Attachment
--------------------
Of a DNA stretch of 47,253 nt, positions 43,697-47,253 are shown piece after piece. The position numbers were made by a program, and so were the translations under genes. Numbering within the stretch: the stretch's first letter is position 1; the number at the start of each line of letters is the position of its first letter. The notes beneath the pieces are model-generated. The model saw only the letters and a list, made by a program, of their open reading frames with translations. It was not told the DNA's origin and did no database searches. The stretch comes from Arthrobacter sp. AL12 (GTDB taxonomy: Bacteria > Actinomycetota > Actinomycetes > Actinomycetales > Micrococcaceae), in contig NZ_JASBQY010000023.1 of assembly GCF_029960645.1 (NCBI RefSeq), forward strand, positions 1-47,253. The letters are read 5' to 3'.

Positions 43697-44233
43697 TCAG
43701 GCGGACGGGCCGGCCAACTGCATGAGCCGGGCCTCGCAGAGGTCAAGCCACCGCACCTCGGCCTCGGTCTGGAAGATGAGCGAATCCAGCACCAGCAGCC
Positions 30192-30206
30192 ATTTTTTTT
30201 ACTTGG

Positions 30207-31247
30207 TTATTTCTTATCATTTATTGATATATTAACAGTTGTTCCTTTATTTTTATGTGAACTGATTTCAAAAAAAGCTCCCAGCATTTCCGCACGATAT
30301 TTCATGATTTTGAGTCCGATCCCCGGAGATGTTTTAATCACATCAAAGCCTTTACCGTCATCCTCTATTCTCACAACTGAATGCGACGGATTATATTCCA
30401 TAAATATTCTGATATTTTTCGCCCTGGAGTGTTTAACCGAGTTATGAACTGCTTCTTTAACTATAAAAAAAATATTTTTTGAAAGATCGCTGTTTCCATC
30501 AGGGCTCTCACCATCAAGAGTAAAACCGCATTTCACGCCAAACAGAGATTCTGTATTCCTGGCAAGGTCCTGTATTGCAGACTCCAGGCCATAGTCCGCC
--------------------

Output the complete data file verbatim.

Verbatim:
Of a DNA stretch of 47,253 nt, positions 43,697-47,253 are shown piece after piece. The position numbers were made by a program, and so were the translations under genes. Numbering within the stretch: the stretch's first letter is position 1; the number at the start of each line of letters is the position of its first letter. The notes beneath the pieces are model-generated. The model saw only the letters and a list, made by a program, of their open reading frames with translations. It was not told the DNA's origin and did no database searches. The stretch comes from Arthrobacter sp. AL12 (GTDB taxonomy: Bacteria > Actinomycetota > Actinomycetes > Actinomycetales > Micrococcaceae), in contig NZ_JASBQY010000023.1 of assembly GCF_029960645.1 (NCBI RefSeq), forward strand, positions 1-47,253. The letters are read 5' to 3'.

Positions 43697-44233
43697 TCAG
43701 GCGGACGGGCCGGCCAACTGCATGAGCCGGGCCTCGCAGAGGTCAAGCCACCGCACCTCGGCCTCGGTCTGGAAGATGAGCGAATCCAGCACCAGCAGCC
Positions 30192-30206
30192 ATTTTTTTT
30201 ACTTGG

Positions 30207-31247
30207 TTATTTCTTATCATTTATTGATATATTAACAGTTGTTCCTTTATTTTTATGTGAACTGATTTCAAAAAAAGCTCCCAGCATTTCCGCACGATAT
30301 TTCATGATTTTGAGTCCGATCCCCGGAGATGTTTTAATCACATCAAAGCCTTTACCGTCATCCTCTATTCTCACAACTGAATGCGACGGATTATATTCCA
30401 TAAATATTCTGATATTTTTCGCCCTGGAGTGTTTAACCGAGTTATGAACTGCTTCTTTAACTATAAAAAAAATATTTTTTGAAAGATCGCTGTTTCCATC
30501 AGGGCTCTCACCATCAAGAGTAAAACCGCATTTCACGCCAAACAGAGATTCTGTATTCCTGGCAAGGTCCTGTATTGCAGACTCCAGGCCATAGTCCGCC